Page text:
Selecting the Best Gin for a Negroni
OLD CLASSIC TO A NEW FAVOURITE
Written by Tom Hyatt
Considered one of the infamous classics alongside the Martini and Manhattan, the Negroni has become one of the godfathers of cocktail. By mixing equal parts gin, bitters and sweet vermouth, then stirring over ice with an orange slice garnish, you get a simple, highly sophisticated cocktail. The result is a bitter yet sweet, dry yet refreshing drink, revered by many.
Like the Martini, the origins of the Negroni are open to debate. Collective reports, however, all point to Florence, Italy and the Café Casoni in 1919. One day Count Camillo Negroni wanted a stronger kick to his usual Americano (Campari, sweet vermouth, and soda water). His bartender proceeded to exchange the soda water for gin and then to signify that it was a different drink, replaced the lemon with an orange garnish.
In the same year, the Negroni family founded the Negroni Distillery in Treviso, Italy, where they produced the Antico Negroni – a ready-made version of the classic cocktail – further strengthening the origin story. And so the popular Italian aperitif was born!
While the taste may not be for everyone at first, there are a multitude of ways to adapt it to your liking. Swapping some of the bitters for more gin reduces the tanginess while using bourbon or rye creates the equally impressive Boulevardier. You can even experiment with the type of vermouth or bitter liqueur, not to mention the plethora of gins you can try. It’s no wonder Wolf Lane decided to create their own, unique Negroni. By using their Davidson Plum Gin as the base spirit, they’ve created a sweeter version of the classic.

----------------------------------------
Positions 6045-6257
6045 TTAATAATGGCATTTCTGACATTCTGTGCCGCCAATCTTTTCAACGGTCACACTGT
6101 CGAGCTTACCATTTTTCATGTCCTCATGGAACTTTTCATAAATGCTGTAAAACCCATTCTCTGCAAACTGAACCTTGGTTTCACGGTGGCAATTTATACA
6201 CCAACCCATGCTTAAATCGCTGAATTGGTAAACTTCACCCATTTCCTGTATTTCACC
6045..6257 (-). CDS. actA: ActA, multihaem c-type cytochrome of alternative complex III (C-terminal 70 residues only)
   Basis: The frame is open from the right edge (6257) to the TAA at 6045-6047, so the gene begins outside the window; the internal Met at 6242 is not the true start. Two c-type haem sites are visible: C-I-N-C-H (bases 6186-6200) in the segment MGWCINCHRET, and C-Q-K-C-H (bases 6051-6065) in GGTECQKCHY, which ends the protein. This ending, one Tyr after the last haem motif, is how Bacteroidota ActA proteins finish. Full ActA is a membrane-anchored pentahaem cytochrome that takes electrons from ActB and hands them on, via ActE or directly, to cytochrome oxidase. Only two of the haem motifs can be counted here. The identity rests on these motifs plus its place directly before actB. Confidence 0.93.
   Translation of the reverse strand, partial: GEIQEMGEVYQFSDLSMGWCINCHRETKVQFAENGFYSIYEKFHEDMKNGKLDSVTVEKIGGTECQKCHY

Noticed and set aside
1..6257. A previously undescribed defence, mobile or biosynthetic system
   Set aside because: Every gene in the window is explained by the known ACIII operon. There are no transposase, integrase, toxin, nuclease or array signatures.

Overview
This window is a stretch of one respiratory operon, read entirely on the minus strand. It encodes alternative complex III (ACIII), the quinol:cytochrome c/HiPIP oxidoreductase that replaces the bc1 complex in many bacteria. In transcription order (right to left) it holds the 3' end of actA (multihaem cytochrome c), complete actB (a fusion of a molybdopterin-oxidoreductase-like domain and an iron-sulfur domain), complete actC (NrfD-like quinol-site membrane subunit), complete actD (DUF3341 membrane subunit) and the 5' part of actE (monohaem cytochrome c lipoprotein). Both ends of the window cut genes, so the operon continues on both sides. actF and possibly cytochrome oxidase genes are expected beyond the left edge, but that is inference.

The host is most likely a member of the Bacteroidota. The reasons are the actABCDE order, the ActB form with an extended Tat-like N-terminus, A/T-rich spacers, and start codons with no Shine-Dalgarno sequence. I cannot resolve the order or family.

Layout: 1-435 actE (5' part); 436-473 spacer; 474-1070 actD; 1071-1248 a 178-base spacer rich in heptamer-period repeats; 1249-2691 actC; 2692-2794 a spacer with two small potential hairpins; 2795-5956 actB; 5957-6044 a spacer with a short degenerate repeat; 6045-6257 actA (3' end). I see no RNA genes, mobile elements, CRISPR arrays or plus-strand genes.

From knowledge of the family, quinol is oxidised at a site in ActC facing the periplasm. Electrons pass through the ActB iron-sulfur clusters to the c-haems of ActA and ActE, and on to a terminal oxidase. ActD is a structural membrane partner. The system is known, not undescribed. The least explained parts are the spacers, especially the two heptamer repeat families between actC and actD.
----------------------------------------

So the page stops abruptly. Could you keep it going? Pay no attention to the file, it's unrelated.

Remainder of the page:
It is fair to say I am a personal fan of the drink! If you need further convincing on its merits, each year during “Negroni Week”, the Negroni becomes a philanthropic drink, helping to raise money for charitable causes. It’s fair to say that few cocktails in the world have left their mark quite like the Negroni.
HOW TO MAKE A CLASSIC NEGRONI
- 1 part Gin
- 1 part Bitter Liqueur (Campari or other Aperitif)
- 1 part Sweet/Rosso Vermouth
- Fresh orange to garnish
Combine all ingredients in a mixing glass over ice. Stir until well chilled, strain into a fresh chilled glass with a chunky ice cube. Express an orange peel over the cocktail, garnish and enjoy.
TIPS WHEN CHOOSING A GIN
When considering which gin to use, it doesn't hurt to start with your favourite! As you sip, consider the balance of the cocktail and how you want to tip the scales for your pefect pour.
Selecting a London Dry style gin will counter the bittersweet sharpness of the Campari.
On the other hand, a citrus-forward Contemporary gin will tip further towards the sweeter side of the palate and dampen the earthiness of the vermouth.
If you want your knock-off to truly knock your socks off, then a Navy Strength gin will be a good candidate.
Some distilleries now offer their own pre-mixed negroni cocktails, or negroni-style gins with an extra spicy oomph to cut through the Campari.